There are other ORM frameworks available, such as nHibernate or SubSonic. Each of these has their own strengths and weaknesses, but for the sake of this writing we concentrate on the features found in LINQ-to-SQL.

fig3

We name this .dbml file AdventureWorks.dbml. Once you create this, you begin with a blank slate where you have the ability to create entities. An entity is a strongly-typed data structure typically used to represent a business relationship or object. Microsoft has introduced the ADO.NET Entity Framework that takes these advanced concepts further. These topics are beyond the scope of our current discussion and may be discoursed at a future date.

In our example, we want an entity called “Employee” that represents a single instance of an employee within the AdventureWorks corporation. The on-screen details show that you can use the Toolbox to create a new entity, but we want to utilize the power of the created data source connection to our SQL Express instance by opening the Server Explorer to drag-and-drop the Employees table.

The result is a new entity object called “Employee” (take note that it is the singular wording of the “Employees” table name, these are auto-named by Visual Studio). Visual Studio not only creates the entity for us, it also auto-generates code for a DataContext object. This DataContext object represents the connection with the data source, in our case the SQL Express database connection.

The DataContext also keeps track of all changes to all entities and serves as the reference point to insert, update, or delete an entity record back to its main data source (the “Employees” database table). These objects are designed to be used once, as they are lightweight and have no discernible impact when creating thousands of instances.

Furthermore, the DataContext is different from the standard ADO.NET way of opening a SqlConnection and then executing queries; the SQL generated when performing LINQ queries are performed at run-time as well as the connection management.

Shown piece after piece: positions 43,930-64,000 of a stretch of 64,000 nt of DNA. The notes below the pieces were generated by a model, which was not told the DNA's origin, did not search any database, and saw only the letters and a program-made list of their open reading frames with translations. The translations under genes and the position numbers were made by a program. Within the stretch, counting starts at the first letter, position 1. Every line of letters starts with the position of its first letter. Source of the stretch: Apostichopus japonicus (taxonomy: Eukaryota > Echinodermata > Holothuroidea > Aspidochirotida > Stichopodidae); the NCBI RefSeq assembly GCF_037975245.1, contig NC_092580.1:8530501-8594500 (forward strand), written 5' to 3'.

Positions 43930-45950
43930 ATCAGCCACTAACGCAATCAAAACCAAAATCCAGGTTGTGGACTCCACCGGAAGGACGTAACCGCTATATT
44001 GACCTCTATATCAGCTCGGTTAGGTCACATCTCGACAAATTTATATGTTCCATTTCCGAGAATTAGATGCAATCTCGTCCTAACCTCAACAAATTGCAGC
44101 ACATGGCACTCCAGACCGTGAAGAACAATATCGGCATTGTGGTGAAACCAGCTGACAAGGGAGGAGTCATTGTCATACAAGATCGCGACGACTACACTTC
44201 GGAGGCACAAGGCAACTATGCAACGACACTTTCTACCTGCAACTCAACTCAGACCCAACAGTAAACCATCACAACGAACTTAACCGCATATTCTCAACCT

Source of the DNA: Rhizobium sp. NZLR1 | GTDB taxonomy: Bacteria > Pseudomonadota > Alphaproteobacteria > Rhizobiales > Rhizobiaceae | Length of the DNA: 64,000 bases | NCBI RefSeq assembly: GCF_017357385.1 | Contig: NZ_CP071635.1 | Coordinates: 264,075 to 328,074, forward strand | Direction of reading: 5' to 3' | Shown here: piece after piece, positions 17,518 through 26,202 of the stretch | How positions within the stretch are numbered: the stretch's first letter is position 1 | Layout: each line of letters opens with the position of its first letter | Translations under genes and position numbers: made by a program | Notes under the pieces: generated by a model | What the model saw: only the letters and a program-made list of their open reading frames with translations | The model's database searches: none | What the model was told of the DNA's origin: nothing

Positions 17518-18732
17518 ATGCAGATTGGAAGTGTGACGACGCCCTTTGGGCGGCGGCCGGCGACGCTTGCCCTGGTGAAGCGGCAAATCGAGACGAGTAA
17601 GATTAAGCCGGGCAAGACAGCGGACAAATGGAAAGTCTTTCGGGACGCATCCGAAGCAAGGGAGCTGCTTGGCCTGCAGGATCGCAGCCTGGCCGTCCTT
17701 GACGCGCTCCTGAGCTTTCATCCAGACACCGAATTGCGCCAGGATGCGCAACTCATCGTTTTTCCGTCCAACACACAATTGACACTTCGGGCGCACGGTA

A DataContext is created in one line:

AdventureWorksDataContext dataContext = new AdventureWorksDataContext();

The DataContext is created and named after the DBML file created earlier. If you created your DMBL as “Sample.dbml” then your DataContext would be named SampleDataContext.

Everything at this point has been connected by Visual Studio using auto-generated code for the DBML class. From the Solution Explorer window, you can explore this auto-generated code for the AdventureWorks.dbml file by right clicking on the file to View Code. Be sure to not make any permanent changes here, any changes with the designer will automatically overwrite any changes in the auto-generated code files.

We can now query the Employees data table using LINQ. As an example we look for only female employees. For the purposes of these exercises, you can assume we are using the same reference namespaces in the “using” section at the top of the source code:

using System;
using System.Collections.Generic;
using System.Linq;
using System.Text;

AdventureWorksDataContext dataContext = new AdventureWorksDataContext();

var employees = from emp in dataContext.Employees
                where e.Gender == 'F'
                select emp;

// produces a list of employee IDs for all female employees
foreach (var employee in employees)
Console.WriteLine(employee.EmployeeID);

Updating Data

One of the columns in the Employees table is the MaritalStatus column. This is a character field that has an ‘S’ for a single employee or ‘M’ for a married employee. Due to a rash outbreak of women getting married, HR has decided to just have everyone marked as being married.

Our example, then, is to perform this update using LINQ-to-SQL.

using (AdventureWorksDataContext dataContext = new AdventureWorksDataContext())
{
var employees = from e in dataContext.Employees
                       where e.Gender == 'F'
                       select e;

// produces a list of employee IDs for all female employees
foreach (var employee in employees)
{
  employee.MaritalStatus = 'M'; // all changes have not been persisted to the database.
  Console.WriteLine(employee.EmployeeID + " is now married.");

}

       // Send changes to the database.
       dataContext.SubmitChanges();

}

The change here seems simple enough, but one thing to take note is that the changes to the Employee entity record is not saved (persisted) to the database until the DataContext’s SubmitChanges() method is called.

Relationships